The shape of homeownership and housing markets has changed dramatically over time and will continue to change in the face of new housing opportunities and challenges. That’s according to panelists at the “Challenges and Opportunities in Housing and Homeownership” session today during the Realtors 2013 Midyear Legislative Meetings & Trade Expo here.
During the session academics from DePaul University, George Mason University, University of North Carolina and the University of Maryland presented various research and data illustrating the impact of shifting demographics, new mobility patterns and an uncertain interest rate environment on future housing prices, availability and affordability. Funding for some of the research was provided by the REALTOR University Center for Real Estate Studies.
“The residential mobility rate in the U.S. has been falling steadily since the 1990s, when it was approximately 20 percent, to its current level of 12 percent,” said National Association of Realtors Chief Economist Lawrence Yun. “The decline is unwelcome news since it may imply a reduction in economic mobility. Mobility is currently being impacted by the lack of housing inventory since fewer homes are available. In the future, proposed regulations requiring larger down payments could also significantly reduce mobility since fewer homeowners may be able to afford a home.”
Lisa Sturtevant from George Mason University’s Center for Regional Analysis said recent trends in residential mobility are most likely the result of changes in the age distribution of the population. She said the two largest segments of the population – baby boomers and millennials – are delaying many major lifecycle events that have been traditional for their respective life stages, like marriage, children and retirement. That also means they are not moving as much as members of previous generations at the same life stages, which could be dragging down the overall residential mobility rate.
“Homeownership rates have declined fastest for millennials, most likely the result of fewer job opportunities and higher student debt; however, I believe they still want to become owners and will eventually make their way into the housing market,” said Sturtevant. “When they do enter the market they’ll care about different things than previous generations too; I foresee more single people buying smaller homes in urban areas.”
Yun agreed that the recent housing downturn hasn’t change younger buyers’ attitudes about homeownership, despite many of them delaying their entrance into the market. “Rather, reduced home prices and lower interest rates have provided an opportunity for younger buyers to affordably enter the housing market,” he said.
James D. Shilling from DePaul University’s Institute for Housing Studies shared his insights into recent trends in household mobility and its future impact on the single-family housing market.
“Higher home prices will unlock a large number of households with negative or low equity and incentivize them to get off the sidelines and into the housing market. However, combined with future increases in interest rates, the net effect is likely an overall reduction in residential real estate transactions and household mobility,” said Shilling.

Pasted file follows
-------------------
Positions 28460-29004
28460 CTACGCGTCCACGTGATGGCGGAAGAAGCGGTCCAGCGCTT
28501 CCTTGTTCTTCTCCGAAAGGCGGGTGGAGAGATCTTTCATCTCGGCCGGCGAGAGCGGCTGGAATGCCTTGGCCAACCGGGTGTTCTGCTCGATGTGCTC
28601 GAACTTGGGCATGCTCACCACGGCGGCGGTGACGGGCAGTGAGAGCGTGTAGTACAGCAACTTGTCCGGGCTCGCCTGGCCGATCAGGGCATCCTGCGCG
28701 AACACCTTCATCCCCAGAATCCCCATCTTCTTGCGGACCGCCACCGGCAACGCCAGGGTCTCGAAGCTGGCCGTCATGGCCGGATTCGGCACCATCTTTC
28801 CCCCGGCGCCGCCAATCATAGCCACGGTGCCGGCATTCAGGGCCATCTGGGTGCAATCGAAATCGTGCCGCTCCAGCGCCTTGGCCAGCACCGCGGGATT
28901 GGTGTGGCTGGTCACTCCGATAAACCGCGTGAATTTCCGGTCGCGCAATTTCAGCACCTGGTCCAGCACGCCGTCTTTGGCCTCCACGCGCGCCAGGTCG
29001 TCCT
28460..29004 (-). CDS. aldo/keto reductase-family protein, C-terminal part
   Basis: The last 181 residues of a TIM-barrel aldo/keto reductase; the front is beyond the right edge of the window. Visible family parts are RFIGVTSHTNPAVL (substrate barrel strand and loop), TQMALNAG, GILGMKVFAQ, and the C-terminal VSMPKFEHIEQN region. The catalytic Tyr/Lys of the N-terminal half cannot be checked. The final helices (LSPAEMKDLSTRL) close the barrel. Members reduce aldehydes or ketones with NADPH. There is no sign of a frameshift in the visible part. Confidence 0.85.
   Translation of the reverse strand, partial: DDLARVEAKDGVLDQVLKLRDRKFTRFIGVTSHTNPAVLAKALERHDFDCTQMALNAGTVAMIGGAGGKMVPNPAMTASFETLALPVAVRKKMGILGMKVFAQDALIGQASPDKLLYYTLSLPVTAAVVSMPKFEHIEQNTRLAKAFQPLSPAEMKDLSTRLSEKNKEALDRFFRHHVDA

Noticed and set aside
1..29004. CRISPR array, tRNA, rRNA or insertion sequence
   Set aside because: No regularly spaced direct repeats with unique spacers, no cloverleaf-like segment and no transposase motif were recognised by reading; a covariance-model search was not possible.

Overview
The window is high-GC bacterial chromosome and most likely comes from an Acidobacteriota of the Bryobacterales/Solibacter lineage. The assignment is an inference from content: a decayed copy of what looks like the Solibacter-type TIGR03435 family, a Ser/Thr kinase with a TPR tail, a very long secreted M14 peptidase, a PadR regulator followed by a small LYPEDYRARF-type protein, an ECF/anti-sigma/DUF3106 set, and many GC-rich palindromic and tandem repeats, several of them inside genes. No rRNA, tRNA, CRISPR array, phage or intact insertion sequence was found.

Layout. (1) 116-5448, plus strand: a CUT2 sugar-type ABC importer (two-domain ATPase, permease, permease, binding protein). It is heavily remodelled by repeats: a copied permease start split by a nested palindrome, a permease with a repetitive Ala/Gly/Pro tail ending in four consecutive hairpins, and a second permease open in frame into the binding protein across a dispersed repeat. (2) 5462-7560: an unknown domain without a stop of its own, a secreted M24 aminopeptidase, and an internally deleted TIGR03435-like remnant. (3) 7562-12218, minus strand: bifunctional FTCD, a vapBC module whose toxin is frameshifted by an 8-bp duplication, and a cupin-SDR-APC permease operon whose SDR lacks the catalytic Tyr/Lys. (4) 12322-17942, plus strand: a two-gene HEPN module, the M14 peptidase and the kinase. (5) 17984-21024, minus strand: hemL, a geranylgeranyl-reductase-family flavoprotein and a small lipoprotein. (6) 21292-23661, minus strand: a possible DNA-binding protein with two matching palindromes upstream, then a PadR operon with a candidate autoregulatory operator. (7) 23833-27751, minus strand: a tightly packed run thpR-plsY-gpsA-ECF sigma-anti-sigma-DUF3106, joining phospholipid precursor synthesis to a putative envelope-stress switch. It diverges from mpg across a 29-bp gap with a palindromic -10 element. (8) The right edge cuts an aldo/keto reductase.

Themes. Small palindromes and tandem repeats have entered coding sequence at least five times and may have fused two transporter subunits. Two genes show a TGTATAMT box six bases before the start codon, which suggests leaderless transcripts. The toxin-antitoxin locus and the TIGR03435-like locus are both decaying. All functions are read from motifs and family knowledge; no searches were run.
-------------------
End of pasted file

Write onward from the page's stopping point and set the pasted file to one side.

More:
He anticipates the Federal Reserve will keep mortgages rates low through 2013 and most likely into 2014; consequently the majority of current homeowners will have mortgages with loans rates near record lows, and when rates start to rise they will not be incentivized to give up those low-rate loans to buy a new home with a higher rate mortgage.
Lucy Gorham from the Center for Community Capital at the University of North Carolina offered her perspective into housing policy implications for homeowners, including proposed regulations requiring higher down payments from home buyers. She said while restrictive underwriting helps lower loan defaults, it disenfranchises a higher percentage of creditworthy borrowers; if 20 percent down payments were required, as many as 60 percent of current buyers could be outside of the qualified mortgage criteria and potentially face higher interest rates or fees.
“Despite the recent housing crisis, homeownership continues to help build wealth for lower to middle-income households. A safe mortgage product with good underwriting helps lower loan defaults; requiring greater down payments simply closes off access to a greater percentage of borrowers,” said Gorham.
Imposing higher down payment requirements would negatively affect low- and moderate-income households and disproportionately impact minority homebuyers, she said. Gorham said minority families tend to have lower wealth and greater need for access to mainstream sustainable loan products, and that more will need to be done to meet their credit requirements since minority families are expected to be the greatest source of future housing demand.
Margaret McFarland, Colvin Institute of Real Estate Development at the University of Maryland, agreed that excessive risk reductions requiring higher down payments and credit scores exclude too many well performing loans from the market.
“Federal Housing Administration loans are an important financing option for affordable homeownership,” she said. “Veterans Affairs home loans also perform very well in relation to other mortgage products, even with a zero down payment.”